Procedure: Heat 1/2 cup cream in a heavy non-reactive saucepot over moderate heat until cream comes to a low boil. Keep stirring the cream to prevent burns at the bottom of the pan. Remove the pan from heat and add chocolate. Let the chocolate stand in hot cream for 3 to 5 minutes until it begins to melt. Then whisk the chocolate together with the cream until a smooth consistency is reached. Stir in the liqueur and chopped nuts and transfer the mix into a fondue pot. Set the mixing bowl on a rack above a small lit candle. For a dramatic touch take help of a fondue fountain apparatus that has a spout to issue forth the luxurious chocolate. Reserve some cream for later additions in case the liquid thickens up.
Arrange your favorite dippables in piles on a platter alongside chocolate fondue with fondue forks, bamboo skewers or sea food forks as utensils for dipping.
This recipe yields four to six servings.
For a more decadent variety of fondue try this recipe. This is again an easy-to-prepare fondue except it does not involve liqueur and is suited for tots at your party.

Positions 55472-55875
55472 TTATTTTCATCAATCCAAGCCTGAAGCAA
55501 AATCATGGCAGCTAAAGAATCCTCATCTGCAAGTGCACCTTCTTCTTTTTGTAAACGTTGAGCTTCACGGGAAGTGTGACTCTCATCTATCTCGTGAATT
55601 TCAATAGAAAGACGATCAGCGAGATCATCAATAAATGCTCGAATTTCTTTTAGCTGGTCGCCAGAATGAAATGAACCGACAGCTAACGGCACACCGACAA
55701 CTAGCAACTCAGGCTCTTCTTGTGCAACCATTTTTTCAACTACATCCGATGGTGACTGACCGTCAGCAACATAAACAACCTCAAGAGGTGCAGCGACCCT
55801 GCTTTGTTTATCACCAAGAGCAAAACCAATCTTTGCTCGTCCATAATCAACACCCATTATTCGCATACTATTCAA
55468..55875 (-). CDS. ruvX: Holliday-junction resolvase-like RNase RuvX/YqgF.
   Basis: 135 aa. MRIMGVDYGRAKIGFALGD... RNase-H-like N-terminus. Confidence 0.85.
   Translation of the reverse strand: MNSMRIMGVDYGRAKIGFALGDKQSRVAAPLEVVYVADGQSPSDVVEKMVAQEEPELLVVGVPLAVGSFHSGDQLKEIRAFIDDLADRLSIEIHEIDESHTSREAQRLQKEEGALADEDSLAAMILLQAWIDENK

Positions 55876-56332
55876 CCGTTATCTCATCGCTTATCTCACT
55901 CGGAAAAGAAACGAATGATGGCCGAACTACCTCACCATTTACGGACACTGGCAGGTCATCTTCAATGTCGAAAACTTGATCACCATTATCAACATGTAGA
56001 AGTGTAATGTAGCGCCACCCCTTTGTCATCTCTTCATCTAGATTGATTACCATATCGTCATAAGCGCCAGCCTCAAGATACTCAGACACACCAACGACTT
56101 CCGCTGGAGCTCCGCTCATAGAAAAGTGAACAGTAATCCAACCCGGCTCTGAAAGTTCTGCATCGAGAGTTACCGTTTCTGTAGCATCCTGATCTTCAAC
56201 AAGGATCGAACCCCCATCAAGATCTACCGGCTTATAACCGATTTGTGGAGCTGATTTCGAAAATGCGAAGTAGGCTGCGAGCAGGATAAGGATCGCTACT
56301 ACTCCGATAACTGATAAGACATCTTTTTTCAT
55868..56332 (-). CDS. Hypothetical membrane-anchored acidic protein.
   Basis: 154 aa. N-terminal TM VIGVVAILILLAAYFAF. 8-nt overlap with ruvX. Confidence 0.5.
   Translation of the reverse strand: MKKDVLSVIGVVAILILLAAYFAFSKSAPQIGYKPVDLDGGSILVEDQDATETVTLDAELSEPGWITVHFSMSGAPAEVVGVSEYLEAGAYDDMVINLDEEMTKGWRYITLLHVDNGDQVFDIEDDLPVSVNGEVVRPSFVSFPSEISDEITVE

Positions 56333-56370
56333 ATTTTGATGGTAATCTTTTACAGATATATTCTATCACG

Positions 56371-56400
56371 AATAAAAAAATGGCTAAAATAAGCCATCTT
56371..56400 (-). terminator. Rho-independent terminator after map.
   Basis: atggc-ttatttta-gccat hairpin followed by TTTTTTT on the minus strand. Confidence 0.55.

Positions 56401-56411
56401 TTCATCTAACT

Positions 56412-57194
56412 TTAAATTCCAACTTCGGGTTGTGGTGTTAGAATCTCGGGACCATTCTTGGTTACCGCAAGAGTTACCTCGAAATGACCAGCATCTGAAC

Chocolate-Almond Pudding Fondue:
1/4 cup sugar
2 tablespoons cornstarch
2 cups milk
5 ounces milk chocolate chips
1 egg yolk, beaten
1/2 teaspoon almond extract
Pound cake pieces, for garnish
Cheesecake pieces, for garnish
Cookies, for garnishing
Procedure: In a saucepan over medium heat, combine the sugar and cornstarch. Slowly add the milk whisking until combined. Cook until the mixture boils and starts to thicken. Stir in the chocolate. Temper the egg yolk with some of the chocolate mixture and whisk briskly to prevent scrambling of eggs. Then pour the egg-chocolate mix into the saucepan. Cook and stir until thick and smooth. Remove from heat and stir in the almond extract. Transfer to the fondue pot and serve it with pound cake chunks, cheesecake chunks and cookies.
Fondue Cooking and serving Tips for a Foolproof Fondue Party:
• Serve fondue food in bite size pieces so that they may be easily skewered or be held for hand-dipping.